December 8, 2011
A growing chorus of opposition has emerged around the Stop Online Piracy Act (SOPA) now pending in the House, as well as its Senate counterpart, the PROTECT-IP Act. If enacted, SOPA would provide unprecedented power for law enforcement and private actors to force service providers to block access to internet sites or shut off revenue streams. This panel explored the potential impact of SOPA on Silicon Valley, the concerns that have been voiced by legal scholars, technology companies, entrepreneurs, engineers and venture capitalists, and what the technology sector can do to make a difference in the outcome of this bill.
Mark Lemley - William H. Neukom Professor of Law, Stanford Law School, the Director of the Stanford Program in Law, Science and Technology, and the Director of Stanford's LLM Program in Law, Science and Technology. He teaches intellectual property, computer and Internet law, patent law, and antitrust. He is the author of seven books (most in multiple editions) and 119 articles on these and related subjects, including the two-volume treatise IP and Antitrust.
Josh Mendelsohn - Partner, Hattery. A veteran of a number of Silicon Valley companies, Josh's career has been largely focused on startups and nonprofits and helping them scale to support growing customer and user bases. Previously, Josh spent six years as a Program Manager at Google after starting his career with the Federal Government at the Department of the Treasury and Department of Defense. Josh has an A.B. in Government from Harvard University.
David Ulevitch - Founder & CEO, OpenDNS. Named one of BusinessWeek Magazine's "Most Promising Entrepreneurs Under 30". In the time since its 2006 launch, OpenDNS has become the world's largest and fastest-growing DNS service provider. Today the company helps millions of people around the world, including students and employees at tens of thousands of schools and businesses, navigate the Internet safer, faster, smarter and more reliably.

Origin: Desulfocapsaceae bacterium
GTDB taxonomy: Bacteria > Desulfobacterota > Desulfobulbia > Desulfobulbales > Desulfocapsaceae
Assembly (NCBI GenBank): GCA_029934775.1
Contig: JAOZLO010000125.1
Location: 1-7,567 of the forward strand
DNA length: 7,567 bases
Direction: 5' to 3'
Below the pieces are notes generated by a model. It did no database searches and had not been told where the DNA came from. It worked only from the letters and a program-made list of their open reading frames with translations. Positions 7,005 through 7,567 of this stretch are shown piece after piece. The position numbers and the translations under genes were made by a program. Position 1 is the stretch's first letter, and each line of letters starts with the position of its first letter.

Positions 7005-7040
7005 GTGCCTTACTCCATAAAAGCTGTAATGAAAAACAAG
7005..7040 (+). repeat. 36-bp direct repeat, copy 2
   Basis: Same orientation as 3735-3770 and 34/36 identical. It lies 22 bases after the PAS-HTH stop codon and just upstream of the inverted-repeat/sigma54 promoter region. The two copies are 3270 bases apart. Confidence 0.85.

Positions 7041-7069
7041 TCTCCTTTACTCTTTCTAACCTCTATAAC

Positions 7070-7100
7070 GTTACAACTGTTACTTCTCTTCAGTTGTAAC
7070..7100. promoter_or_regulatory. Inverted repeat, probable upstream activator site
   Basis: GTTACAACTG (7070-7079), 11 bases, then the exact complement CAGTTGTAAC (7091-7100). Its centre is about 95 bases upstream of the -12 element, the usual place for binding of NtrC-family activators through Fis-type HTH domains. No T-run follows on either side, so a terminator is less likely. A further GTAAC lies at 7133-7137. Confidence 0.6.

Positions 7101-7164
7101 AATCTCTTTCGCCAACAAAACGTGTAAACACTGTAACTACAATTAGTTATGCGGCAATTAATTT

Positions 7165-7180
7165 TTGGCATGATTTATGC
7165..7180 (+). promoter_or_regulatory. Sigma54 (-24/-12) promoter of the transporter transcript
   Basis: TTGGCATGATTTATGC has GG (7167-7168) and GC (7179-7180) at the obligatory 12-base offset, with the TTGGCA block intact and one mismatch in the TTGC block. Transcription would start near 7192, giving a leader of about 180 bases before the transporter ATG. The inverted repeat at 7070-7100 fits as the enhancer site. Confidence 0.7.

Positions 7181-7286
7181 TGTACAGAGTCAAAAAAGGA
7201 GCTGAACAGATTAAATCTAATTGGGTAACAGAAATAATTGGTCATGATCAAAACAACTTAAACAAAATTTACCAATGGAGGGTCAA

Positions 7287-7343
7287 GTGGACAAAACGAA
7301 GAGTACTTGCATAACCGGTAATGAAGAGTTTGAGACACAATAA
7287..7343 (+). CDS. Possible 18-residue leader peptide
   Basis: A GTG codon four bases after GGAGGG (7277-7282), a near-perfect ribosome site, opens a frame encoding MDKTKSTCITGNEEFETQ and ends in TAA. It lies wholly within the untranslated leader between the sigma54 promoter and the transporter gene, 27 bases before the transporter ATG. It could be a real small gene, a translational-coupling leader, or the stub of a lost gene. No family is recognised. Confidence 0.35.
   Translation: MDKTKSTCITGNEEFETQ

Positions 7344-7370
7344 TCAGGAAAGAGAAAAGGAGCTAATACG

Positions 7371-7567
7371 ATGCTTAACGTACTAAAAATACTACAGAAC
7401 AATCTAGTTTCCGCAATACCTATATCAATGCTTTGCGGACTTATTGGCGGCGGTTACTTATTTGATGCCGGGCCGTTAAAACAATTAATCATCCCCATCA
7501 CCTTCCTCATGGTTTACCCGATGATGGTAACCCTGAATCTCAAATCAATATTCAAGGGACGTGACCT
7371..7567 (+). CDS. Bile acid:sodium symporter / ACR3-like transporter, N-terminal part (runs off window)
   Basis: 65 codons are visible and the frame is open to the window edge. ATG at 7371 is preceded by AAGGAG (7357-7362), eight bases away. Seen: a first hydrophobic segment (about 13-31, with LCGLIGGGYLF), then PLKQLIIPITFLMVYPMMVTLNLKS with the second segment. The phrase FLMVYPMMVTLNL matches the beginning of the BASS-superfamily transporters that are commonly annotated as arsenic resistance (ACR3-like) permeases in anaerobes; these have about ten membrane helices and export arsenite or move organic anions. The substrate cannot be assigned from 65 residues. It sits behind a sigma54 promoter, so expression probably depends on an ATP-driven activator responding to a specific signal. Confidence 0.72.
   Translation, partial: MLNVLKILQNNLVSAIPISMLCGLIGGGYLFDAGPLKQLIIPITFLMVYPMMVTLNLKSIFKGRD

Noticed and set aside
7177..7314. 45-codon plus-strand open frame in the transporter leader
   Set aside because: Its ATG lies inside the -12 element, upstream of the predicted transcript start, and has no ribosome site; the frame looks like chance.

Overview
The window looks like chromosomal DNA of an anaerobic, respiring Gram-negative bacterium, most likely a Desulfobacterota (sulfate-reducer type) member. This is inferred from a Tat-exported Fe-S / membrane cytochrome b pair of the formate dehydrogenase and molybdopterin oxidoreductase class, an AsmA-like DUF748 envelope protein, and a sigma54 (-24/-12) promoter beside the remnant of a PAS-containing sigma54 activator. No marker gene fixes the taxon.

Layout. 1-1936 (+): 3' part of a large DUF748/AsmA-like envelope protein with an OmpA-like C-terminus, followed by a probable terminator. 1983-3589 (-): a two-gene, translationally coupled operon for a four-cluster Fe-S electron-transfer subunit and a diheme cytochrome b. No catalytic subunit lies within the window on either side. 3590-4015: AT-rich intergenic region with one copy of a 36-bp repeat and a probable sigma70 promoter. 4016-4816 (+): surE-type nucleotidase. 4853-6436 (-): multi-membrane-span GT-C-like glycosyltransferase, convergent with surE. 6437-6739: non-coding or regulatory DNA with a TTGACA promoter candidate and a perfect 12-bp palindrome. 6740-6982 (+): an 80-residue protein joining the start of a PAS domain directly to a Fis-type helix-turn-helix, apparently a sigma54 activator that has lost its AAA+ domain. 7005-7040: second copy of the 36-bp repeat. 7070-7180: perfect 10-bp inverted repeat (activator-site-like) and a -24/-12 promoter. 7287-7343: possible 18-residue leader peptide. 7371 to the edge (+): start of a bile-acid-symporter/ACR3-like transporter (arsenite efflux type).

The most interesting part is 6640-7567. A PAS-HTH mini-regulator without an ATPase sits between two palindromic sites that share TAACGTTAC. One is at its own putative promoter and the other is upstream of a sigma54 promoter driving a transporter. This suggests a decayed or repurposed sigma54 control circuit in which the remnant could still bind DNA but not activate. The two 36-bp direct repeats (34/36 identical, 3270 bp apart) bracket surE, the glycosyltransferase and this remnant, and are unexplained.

Paul Vixie - Chairman and Chief Scientist, Internet Systems Consortium. He authored the standard UNIX system programs SENDS, proxynet, rtty and Vixie cron. In 1988, while employed by the Digital Equipment Corporation, he started working on the popular internet domain name server BIND, of which he was the primary author and architect, until release 8. After he left DEC in 1994, he founded Internet Software Consortium (ISC) together with Rick Adams and Carl Malamud to support BIND and other software for the Internet. The activities of ISC were assumed by a new company, Internet Systems Consortium in 2004. Although ISC operates the F root server, Vixie at one point joined the Open Root Server Network (ORSN) project and operated their L root server.
Fred von Lohmann - Senior Copyright Counsel, Google. Before joining Google in July 2010, Fred was a senior staff attorney with the Electronic Frontier Foundation, specializing in intellectual property matters. Fred has received the California Lawyer of the Year Award, the American Library Association's 2010 L. Ray Patterson Copyright Award and recognition as one of 2010's "25 Most Influential People in IP" by both The American Lawyer and Billboard magazines.
Albert Wenger - Partner, Union Square Ventures. As an entrepreneur, he has founded or co-founded five companies, including a management consulting firm (in Germany), a hosted data analytics company, a technology subsidiary for Telebanc (now E*Tradebank), an early stage investment firm, and most recently (with his wife), DailyLit, a service for reading books by email or RSS. Albert also served as the president of del.icio.us through the company's sale to Yahoo.
Moderated by Anthony Falzone - Executive Director, Fair Use Project at the Center for Internet and Society. As an intellectual property litigator, he has defended artists, writers, publishers, filmmakers, musicians, record labels and video game makers against copyright, trademark, rights of publicity and other intellectual property claims. Tony represents conductor Lawrence Golan in his challenge to Congress's constitutional power to remove works from the public domain, which he argued before the Supreme Court of the United States.